Equine Stereotypic Behaviour- a neurochemical perspective
SD McBride PhD University of Wales Aberystwyth

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The term 'vice' is often used to describe abnormal equine behaviour which is usually stereotypic in nature. This term can be misleading since it attributes to the horse the ability to make moral decisions as to whether or not to act in an anti-social manner. This affects our perception of these behaviours, normally in a negative context, and has implications about how we subsequently treat horses that perform them. It also results in behaviours that are not stereotypic by definition, being classified as such; common examples being wood-chewing and door kicking. In accordance with the current definition of stereotypies (a behaviour pattern that is repetitive, consistent and has no obvious goal or function), the major equine stereotypic behaviours are crib-biting, weaving and box-walking. It is very important to make this distinction if we are to understand why these behaviours develop and to try and prevent or reduce their performance.

General Causes of Equine Stereotypic Behaviour

Many people have talked in very general terms about the causes of equine stereotypy normally in terms of frustration, boredom or stress of the animal. Only recently have studies started to support this speculation. A study carried out in 1995 indicated that the risk of horses developing weaving decreases when levels of forage are increased (above 6.8kg/day) and that a similar pattern is observed if forages other than hay are given. With regard to the latter, the number of forages given to the horse appears to be important because choice is something that the horse would naturally have in the wild. A more recent study has shown that increasing the number of forages available to the horse (2-3 presented at the same time) reduces the amount of time that it will stand in an inactive state; inactivity being associated with boredom, a considered causal factor of stereotypies, it is apparent why a choice of forages would reduce stereotypy incidence. In actual fact, a crib-biting horse was used in the latter experimental trial no stereotypy was performed when more than one forage was offered.

The risk of abnormal behaviour generally (stereotypies and wood-chewing) has been reported to increase when stable design prevents visual contact with other horses. This observation has been recently supported by another study which tested the effect of different levels of visual stimulation within a stable (number of windows) on weaving behaviour in horses. It was observed that the more windows within the stable design, the less stereotypy the horse performed. A fourth study carried out in Sweden demonstrated that the occurrence of stereotypies was directly related to the amount of cereal-based concentrate and forage given to the horse, as well as the number of horses per trainer. The authors concluded that horses that spent more time eating or were in greater contact with stable staff, were less likely to perform a stereotypy. These studies support the idea that stereotypies arise from frustrated motivation and in fact may be replacement behaviours for those that the animal cannot perform due the environment that it is kept in. For example, oral stereotypies (crib-biting) may be the result of frustrated eating motivation due to restricted or monotonous food supply (insufficient ad-libitum forage or number of forages). Locomotory stereotypies (weaving) may result from frustrated motivation to perform locomotory action to gain food or access other horses. These causal factors are strong indicators of the types of management strategies that could prevent or reduce these types of behaviour.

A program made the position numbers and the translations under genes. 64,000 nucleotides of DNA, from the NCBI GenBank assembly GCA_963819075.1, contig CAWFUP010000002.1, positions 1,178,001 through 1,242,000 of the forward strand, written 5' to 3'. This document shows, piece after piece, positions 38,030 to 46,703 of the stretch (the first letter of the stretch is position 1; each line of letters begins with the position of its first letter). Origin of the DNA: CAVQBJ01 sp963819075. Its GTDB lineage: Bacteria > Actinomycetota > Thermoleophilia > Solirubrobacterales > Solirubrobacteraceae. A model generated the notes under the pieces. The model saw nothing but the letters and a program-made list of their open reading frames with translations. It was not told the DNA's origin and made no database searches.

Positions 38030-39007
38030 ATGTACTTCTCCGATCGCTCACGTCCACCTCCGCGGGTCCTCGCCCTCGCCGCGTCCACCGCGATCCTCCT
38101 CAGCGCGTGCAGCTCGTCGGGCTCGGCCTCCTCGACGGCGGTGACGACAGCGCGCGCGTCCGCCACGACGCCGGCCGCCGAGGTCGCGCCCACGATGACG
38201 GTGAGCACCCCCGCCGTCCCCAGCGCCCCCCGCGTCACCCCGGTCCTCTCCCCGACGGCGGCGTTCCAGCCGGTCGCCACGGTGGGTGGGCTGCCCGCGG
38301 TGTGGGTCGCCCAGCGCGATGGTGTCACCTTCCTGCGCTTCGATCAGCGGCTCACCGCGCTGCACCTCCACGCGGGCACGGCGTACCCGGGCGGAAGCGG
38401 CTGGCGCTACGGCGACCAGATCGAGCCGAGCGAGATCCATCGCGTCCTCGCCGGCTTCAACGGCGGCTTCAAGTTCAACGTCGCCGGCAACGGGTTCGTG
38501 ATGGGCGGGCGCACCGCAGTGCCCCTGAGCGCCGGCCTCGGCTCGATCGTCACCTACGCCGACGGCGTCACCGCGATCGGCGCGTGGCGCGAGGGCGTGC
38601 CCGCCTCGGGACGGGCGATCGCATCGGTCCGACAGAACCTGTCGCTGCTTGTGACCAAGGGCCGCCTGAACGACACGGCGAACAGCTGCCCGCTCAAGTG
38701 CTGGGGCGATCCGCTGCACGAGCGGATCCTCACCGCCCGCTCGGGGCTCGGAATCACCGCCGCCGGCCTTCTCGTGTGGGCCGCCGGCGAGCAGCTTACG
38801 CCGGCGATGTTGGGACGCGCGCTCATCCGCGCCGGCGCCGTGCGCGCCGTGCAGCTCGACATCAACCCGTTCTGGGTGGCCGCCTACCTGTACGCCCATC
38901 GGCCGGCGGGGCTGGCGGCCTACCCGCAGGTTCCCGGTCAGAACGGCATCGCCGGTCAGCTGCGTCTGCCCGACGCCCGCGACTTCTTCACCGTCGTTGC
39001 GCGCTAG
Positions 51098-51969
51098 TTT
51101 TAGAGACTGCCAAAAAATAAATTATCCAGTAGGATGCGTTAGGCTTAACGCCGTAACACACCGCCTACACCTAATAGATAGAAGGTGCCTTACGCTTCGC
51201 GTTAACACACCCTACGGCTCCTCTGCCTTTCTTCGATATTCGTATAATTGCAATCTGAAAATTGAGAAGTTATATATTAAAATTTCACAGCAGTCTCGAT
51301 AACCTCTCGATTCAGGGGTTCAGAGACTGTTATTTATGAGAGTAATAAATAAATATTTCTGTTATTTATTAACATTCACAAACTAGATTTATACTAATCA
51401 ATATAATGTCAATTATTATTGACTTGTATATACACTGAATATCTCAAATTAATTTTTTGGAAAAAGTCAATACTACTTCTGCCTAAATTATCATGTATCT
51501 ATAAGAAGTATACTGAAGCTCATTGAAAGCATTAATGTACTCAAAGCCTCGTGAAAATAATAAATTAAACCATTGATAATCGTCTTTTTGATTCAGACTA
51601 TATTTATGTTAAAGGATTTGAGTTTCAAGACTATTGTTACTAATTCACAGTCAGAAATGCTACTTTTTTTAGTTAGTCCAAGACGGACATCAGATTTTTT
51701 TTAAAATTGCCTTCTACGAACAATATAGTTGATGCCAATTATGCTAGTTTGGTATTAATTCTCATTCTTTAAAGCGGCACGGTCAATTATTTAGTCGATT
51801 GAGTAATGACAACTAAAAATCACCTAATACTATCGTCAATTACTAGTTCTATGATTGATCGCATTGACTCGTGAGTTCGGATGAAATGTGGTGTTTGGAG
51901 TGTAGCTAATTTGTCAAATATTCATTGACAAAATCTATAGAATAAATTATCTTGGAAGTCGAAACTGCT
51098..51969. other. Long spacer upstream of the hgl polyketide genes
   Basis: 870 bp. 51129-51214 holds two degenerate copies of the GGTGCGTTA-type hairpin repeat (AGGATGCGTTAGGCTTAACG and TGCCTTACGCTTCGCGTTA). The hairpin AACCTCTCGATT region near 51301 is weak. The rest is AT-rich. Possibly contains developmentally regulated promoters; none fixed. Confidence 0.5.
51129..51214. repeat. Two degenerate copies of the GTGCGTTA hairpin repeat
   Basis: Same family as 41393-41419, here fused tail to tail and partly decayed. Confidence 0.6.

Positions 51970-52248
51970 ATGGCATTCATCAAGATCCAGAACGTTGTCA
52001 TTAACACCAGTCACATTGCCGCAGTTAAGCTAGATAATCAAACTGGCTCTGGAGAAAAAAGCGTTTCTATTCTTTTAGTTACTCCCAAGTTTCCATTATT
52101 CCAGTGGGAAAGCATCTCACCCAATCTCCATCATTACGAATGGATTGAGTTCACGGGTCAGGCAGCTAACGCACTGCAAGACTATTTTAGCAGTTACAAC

Neurochemical mechanisms underlying the cause of equine stereotypic behaviour.